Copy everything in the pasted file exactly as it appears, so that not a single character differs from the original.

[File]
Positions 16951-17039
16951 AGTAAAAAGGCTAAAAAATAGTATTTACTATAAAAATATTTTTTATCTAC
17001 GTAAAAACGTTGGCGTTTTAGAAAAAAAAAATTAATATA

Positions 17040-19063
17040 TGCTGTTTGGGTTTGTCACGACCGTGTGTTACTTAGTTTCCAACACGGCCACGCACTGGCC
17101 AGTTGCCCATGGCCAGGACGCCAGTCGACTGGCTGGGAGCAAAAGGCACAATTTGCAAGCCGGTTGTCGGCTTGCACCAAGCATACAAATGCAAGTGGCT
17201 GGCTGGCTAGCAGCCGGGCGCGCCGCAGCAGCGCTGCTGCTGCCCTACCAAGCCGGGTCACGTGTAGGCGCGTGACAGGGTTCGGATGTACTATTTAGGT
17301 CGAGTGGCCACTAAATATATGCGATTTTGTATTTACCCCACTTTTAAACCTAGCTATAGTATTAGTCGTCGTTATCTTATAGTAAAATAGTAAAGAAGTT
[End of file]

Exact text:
Positions 16951-17039
16951 AGTAAAAAGGCTAAAAAATAGTATTTACTATAAAAATATTTTTTATCTAC
17001 GTAAAAACGTTGGCGTTTTAGAAAAAAAAAATTAATATA

Positions 17040-19063
17040 TGCTGTTTGGGTTTGTCACGACCGTGTGTTACTTAGTTTCCAACACGGCCACGCACTGGCC
17101 AGTTGCCCATGGCCAGGACGCCAGTCGACTGGCTGGGAGCAAAAGGCACAATTTGCAAGCCGGTTGTCGGCTTGCACCAAGCATACAAATGCAAGTGGCT
17201 GGCTGGCTAGCAGCCGGGCGCGCCGCAGCAGCGCTGCTGCTGCCCTACCAAGCCGGGTCACGTGTAGGCGCGTGACAGGGTTCGGATGTACTATTTAGGT
17301 CGAGTGGCCACTAAATATATGCGATTTTGTATTTACCCCACTTTTAAACCTAGCTATAGTATTAGTCGTCGTTATCTTATAGTAAAATAGTAAAGAAGTT